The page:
Sojourner Truth, an ex-slave and fiery abolitionist, figure of imposing form, captivating preacher who impressed listeners with her wit and originality. Sojourner Truth was straight talking and unsentimental, who became a national symbol for strong black women, undeniably to all strong women. She is regarded as a radical of immense and enduring influence. Although Truth was illiterate throughout her life the enormity of that obstacle, and the prejudices of her day, which oppressed African-Americans and women, she arose to become one of the most formidable activists, abolitionists, feminists, and crusaders for equal rights in her time or any other. Besides joining the abolitionist fight, Truth argued forcefully for the rights of women, making her an even more famous and controversial figure. As a feminist, Truth called for gender equality with the same conviction she used to battle slavery. However, Truth was disillusioned by the feminist movement of her time.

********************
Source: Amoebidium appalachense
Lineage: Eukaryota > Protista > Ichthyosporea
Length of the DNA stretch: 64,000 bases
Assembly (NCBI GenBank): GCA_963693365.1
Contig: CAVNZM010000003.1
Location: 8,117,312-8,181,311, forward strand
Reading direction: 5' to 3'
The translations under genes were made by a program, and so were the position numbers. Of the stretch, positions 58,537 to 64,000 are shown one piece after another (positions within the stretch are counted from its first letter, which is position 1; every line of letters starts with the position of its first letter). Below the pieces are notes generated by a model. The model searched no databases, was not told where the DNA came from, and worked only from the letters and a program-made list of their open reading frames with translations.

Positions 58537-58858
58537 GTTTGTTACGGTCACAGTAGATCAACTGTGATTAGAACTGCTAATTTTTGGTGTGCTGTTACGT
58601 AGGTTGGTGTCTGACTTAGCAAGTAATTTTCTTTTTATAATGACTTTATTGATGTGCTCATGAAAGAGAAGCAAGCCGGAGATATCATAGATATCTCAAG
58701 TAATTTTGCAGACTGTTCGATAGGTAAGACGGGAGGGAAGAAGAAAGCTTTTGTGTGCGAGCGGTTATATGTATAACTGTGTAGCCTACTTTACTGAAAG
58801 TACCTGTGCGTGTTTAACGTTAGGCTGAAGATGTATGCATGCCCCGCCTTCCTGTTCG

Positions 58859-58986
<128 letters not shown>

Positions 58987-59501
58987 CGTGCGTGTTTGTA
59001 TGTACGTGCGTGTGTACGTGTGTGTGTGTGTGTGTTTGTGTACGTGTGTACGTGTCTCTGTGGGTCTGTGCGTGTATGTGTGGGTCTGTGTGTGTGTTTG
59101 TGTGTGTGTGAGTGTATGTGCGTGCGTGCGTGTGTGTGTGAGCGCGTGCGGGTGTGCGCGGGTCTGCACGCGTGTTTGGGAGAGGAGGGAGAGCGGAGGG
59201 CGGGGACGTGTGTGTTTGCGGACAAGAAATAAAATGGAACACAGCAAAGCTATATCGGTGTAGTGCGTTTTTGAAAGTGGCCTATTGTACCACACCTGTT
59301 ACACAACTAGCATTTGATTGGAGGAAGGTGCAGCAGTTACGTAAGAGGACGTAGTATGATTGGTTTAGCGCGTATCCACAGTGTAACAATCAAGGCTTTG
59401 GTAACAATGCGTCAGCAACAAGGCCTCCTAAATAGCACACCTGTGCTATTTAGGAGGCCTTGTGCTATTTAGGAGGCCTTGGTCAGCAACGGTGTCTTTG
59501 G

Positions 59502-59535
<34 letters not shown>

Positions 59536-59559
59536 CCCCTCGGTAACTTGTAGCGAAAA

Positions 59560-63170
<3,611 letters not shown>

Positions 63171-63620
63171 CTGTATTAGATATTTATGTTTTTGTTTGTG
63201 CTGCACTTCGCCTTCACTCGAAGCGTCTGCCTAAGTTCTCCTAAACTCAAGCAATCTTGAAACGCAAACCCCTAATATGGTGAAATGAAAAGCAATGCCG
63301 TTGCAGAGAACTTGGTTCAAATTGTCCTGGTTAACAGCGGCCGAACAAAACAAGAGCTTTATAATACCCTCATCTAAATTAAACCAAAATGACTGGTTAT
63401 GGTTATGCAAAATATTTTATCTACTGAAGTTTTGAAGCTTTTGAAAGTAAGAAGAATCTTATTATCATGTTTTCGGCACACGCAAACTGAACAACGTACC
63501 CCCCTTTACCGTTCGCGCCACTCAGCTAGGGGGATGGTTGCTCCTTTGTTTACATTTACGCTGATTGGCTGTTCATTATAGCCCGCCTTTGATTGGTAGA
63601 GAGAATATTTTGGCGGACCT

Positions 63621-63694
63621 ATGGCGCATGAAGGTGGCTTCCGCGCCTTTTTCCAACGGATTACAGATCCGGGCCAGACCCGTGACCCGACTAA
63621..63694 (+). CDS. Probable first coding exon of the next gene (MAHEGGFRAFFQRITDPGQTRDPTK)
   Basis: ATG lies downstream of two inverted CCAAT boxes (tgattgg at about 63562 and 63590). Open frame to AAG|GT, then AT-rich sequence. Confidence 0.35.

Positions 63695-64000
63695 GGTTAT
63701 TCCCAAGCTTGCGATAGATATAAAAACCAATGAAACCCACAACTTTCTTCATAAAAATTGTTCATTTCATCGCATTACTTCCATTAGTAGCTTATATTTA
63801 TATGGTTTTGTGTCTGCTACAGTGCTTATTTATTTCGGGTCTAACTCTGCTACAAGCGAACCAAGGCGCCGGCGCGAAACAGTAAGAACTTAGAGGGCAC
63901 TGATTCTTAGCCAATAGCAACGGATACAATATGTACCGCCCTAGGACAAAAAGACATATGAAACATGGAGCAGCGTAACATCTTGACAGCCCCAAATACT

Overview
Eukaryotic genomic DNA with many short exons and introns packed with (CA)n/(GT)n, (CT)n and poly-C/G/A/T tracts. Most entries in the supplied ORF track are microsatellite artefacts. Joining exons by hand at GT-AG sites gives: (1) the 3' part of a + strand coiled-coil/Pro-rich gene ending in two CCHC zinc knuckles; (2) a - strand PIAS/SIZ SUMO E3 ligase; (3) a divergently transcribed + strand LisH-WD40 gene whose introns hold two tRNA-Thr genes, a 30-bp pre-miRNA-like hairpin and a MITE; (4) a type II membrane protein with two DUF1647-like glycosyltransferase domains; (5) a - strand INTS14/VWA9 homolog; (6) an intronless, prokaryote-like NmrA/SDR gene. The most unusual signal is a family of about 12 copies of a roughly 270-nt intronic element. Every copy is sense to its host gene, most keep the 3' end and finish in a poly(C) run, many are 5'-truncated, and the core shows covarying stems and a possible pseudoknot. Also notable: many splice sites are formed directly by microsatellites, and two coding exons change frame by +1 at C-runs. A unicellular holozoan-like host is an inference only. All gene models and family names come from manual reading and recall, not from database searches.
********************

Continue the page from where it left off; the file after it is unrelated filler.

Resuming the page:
Her disagreements with the women's rights leadership of her time arose out of differences in their backgrounds and experiences. Most of the women involved in the feminist movement during her time were white, middle-class, educated, and privileged. The program that these feminists demanded failed to help African-American women and poor working women of any color, race, or ethnicity. In this sense, Truth's feminism was more radical in that it was conceived in such a way as to apply equally to all women, regardless of their condition, past or present.
Sojourner Truth lived at a time when the society's dominant values dictated that
African-Americans were, by definition, inferior: morally, physically, and intellectually.
Women especially were seen as inferior to men and their rights were denied for reasons very closely related to those applied to African-Americans. Here the struggle against slavery and the modern feminist movements were born, almost simultaneously. Both were...